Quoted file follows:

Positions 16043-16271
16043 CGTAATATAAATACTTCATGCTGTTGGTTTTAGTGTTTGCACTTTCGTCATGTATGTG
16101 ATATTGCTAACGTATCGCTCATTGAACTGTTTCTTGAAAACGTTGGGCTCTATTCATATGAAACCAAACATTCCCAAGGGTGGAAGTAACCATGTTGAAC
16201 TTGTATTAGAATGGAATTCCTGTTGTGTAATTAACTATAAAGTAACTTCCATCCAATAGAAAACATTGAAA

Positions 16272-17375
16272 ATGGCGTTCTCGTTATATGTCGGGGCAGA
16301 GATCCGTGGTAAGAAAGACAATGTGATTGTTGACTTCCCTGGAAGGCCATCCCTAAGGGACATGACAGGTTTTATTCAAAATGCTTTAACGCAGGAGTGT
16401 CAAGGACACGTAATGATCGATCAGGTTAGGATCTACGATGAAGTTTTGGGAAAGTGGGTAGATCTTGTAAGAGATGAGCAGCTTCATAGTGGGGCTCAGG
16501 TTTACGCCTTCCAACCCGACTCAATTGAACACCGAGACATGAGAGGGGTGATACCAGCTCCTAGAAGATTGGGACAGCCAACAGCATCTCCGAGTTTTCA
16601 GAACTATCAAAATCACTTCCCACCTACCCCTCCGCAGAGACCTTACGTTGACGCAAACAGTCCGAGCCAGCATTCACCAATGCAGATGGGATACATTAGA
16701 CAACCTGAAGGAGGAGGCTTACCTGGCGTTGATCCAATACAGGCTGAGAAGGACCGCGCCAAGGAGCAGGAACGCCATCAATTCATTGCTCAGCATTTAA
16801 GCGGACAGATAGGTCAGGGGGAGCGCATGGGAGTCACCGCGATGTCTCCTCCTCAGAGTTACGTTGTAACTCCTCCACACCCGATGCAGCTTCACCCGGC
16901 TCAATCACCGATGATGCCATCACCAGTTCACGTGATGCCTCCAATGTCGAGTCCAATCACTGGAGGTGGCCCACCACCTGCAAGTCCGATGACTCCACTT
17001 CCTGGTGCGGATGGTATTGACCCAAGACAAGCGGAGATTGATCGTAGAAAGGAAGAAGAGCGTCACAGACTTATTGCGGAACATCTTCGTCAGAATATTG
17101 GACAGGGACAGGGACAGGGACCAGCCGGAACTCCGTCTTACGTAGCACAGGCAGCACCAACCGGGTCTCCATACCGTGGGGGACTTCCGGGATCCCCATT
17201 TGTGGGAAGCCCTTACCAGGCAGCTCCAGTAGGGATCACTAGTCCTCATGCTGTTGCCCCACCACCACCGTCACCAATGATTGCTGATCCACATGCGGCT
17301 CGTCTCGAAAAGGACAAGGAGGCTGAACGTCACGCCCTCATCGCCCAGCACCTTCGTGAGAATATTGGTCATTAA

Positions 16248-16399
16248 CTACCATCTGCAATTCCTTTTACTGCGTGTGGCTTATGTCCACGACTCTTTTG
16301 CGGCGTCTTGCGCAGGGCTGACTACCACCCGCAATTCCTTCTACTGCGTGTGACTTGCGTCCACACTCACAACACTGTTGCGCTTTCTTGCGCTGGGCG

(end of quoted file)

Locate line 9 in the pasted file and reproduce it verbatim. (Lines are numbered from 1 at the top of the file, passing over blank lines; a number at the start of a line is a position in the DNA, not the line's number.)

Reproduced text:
16501 TTTACGCCTTCCAACCCGACTCAATTGAACACCGAGACATGAGAGGGGTGATACCAGCTCCTAGAAGATTGGGACAGCCAACAGCATCTCCGAGTTTTCA